Taking advantage of the proximity of Qatar to the UAE, and wanting to see more of the Middle East, I flew to Doha, Qatar for 3 days on Sunday. I’ve now been to all of the “Q” countries! Too bad I won’t be making it to Oman or Yemen this time.
I was fortunate enough to stay with friends of my cousin, Trent and Julie, who were kind enough to give me a place to stay for the visit. Like my aunt and uncle, they are international teachers, which is a career path that’s looking more and more appealing.
With two days mostly devoted to travel, Monday was when I really saw Doha. I was told that this would be enough, because it’s not quite as developed or tourist friendly. Doha has a really nice waterfront along which is the corniche where you can take dhow tours out on the water.
I started the day at the Museum of Islamic Art, which has been on my to do list for months.
The interior was just as impressive.
The permanent collections included pieces from all over the Middle East, Africa, Spain, China, and Central Asia. I loved all of the Arabic calligraphy, but one piece really struck me as exceptional. Two leaves were preserved and had calligraphy done in real gold on them.
I was just so impressed with the effort and talent it must have taken to create something so beautiful on something so delicate.
There were examples of armour, as well as a full mounted warrior complete with horse armour.
My favourite piece though, was this bird:
Unexpectedly, the temporary exhibit was about Muhammad Ali, so I managed to see the boxing gloves from this iconic fight:
After the museum I was starting to get a little desperate for coffee, so I waked twenty minutes along the corniche to a “cafe.”
When I got there, I realized it was only a shisha cafe, walked balk to the museum, then another thirty minutes to one with coffee. I’m 95% sure that the pedestrian cross lights never turn green in Doha, so I did some running across highways, and walked beside people who looked like they knew what they were doing. Anyways, coffee was had, life was able to continue. At the cafe I also tried Karak, which is extremely popular in Qatar. It is made by boiling black tea and cardamom together, and adding milk and sugar. It was really good!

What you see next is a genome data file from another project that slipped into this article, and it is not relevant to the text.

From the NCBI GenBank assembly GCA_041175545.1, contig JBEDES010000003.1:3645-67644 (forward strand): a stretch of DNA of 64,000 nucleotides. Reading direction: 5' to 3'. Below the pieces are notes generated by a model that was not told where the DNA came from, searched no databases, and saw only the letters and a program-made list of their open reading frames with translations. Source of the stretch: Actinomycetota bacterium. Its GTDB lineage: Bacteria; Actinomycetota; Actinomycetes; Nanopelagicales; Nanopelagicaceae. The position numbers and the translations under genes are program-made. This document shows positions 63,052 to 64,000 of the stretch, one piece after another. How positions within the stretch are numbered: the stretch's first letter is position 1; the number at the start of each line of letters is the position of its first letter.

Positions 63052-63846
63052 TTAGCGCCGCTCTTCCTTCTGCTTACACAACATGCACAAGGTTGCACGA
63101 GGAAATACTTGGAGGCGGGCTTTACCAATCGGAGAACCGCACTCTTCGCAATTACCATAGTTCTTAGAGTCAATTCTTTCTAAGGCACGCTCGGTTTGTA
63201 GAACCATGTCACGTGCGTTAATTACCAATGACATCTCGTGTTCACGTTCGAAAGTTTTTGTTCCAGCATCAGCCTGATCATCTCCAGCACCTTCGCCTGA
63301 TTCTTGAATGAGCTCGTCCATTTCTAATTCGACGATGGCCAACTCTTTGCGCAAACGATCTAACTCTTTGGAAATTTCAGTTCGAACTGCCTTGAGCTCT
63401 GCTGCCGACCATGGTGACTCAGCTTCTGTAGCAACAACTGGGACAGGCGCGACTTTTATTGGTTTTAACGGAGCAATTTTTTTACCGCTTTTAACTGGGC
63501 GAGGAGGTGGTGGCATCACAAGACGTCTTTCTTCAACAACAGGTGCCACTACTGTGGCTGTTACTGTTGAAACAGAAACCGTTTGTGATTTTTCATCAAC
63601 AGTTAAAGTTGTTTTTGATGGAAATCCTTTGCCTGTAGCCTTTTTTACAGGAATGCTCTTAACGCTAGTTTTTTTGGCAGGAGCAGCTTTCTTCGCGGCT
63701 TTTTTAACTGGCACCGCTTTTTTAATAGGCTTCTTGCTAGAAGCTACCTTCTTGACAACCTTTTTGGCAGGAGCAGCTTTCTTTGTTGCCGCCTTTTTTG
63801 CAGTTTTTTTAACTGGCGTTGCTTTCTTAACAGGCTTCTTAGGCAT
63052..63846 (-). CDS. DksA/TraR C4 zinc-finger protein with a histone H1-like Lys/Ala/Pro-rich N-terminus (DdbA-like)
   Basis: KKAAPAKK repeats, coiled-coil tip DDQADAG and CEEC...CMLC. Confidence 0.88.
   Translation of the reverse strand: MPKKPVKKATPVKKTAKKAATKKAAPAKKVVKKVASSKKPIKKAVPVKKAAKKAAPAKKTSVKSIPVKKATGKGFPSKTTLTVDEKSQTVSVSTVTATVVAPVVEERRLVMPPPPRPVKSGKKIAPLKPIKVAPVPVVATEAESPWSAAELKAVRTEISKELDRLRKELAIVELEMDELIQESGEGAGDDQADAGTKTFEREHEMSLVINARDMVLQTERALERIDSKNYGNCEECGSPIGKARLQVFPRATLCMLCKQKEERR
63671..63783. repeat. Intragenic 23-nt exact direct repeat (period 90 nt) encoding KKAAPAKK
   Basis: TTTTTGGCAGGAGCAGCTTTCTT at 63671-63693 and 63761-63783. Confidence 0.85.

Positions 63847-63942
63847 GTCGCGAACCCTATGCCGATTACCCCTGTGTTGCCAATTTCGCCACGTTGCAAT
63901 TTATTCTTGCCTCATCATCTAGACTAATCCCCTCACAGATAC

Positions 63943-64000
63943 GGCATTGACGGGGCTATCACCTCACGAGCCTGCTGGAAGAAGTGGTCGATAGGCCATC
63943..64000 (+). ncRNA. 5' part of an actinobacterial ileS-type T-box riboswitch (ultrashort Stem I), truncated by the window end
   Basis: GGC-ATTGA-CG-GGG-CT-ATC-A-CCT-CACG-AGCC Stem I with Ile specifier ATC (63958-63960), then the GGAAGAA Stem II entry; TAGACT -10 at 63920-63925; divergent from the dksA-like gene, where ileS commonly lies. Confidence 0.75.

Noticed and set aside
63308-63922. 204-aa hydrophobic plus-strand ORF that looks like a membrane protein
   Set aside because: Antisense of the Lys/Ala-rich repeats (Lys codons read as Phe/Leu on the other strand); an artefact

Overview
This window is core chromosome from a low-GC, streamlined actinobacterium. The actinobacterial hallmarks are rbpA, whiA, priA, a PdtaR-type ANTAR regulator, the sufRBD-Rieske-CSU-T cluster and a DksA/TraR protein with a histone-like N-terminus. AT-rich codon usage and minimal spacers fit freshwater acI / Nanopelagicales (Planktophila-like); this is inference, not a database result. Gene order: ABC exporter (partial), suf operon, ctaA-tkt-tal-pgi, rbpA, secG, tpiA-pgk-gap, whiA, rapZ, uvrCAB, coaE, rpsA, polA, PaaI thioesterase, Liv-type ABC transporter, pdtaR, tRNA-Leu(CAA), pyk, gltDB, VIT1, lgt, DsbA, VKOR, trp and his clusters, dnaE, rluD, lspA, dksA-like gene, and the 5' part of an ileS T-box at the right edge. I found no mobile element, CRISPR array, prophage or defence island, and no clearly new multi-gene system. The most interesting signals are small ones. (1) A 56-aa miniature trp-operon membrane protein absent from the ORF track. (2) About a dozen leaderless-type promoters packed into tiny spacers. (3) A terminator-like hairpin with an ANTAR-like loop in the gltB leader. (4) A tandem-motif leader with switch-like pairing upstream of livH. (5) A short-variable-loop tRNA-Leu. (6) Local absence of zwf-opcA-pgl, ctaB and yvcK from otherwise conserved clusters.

I then found my way to the Souq Waqif in the heart of the city. There are no vehicles inside the souq so it was easy to explore.
After going through the souq for the first time, I made my way to the Islamic Cultural Museum.
I spent 2 hours here reading about Islam, thoroughly enjoying myself. It explains Islam’s holy sites, and why they are holy, the major prophets and their role in Islam, as well as Islam’s cultural and scientific contributions to the world.
I returned to the Souq Waqif to see the other half of it, and ran into more interesting architecture and a camel pen.
The Islamic Cultural Centre was an excellent landmark.
Along the corniche there is a clock tower that I found interesting because it used Arabic numerals. The trickiest number is 6, it’s the one that looks like 7.
I returned to the souq yet again to meet Trent and Julie for dinner. On the way back in I was able to see the Doha fort, as well as going through the Falcon Souq (which sells falcons).
We had dinner at a restaurant called Damasca One.
I’m told that Arabic culture is a nighttime culture, and this is certainly true of Doha. The souq really comes alive at night.
It was a quick tour, but I’m glad I was able to visit Qatar. Doha seems to be on the same path as Dubai in terms of development, but hasn’t caught up quite yet. It has all of the obvious wealth, but less of the greenery and tourist attractions.
I’m writing this on January 26th, which means that I am only in Dubai for one more day! I will be flying to Manchester, UK early on the 28th. To finish off Dubai, I was able to go make it to Atlantis at the end of the Palm Jumeirah, and one of the world’s largest tourist projects, Global Village. I recommend looking up a picture the palm; it’s one of the artificial islands of Dubai, and it’s difficult to believe something as huge as this can be created.
I have thoroughly enjoyed my introduction to Arabic culture and the Middle East. I love the art, architecture, food, people, and way of life. What bothers me is how little I knew about it before. I’ve felt safer in Dubai than I have in some Canadian cities, but I certainly didn’t expect that of a Middle Eastern city. This first stop has left me disappointed with Western media. I believe that the narrow view of the Islamic world portrayed in the media is irresponsible, as my entire experience here has been positive. I realize that I have spent much of my time in a very rich city, but I can at least say that the people I’ve encountered in Dubai, Doha, and Abu Dhabi have been friendly, polite, and accommodating. I hope that more of what this culture really is manages to find its way to North America, because it has become abundantly clear that there is much more to learn and gain from it.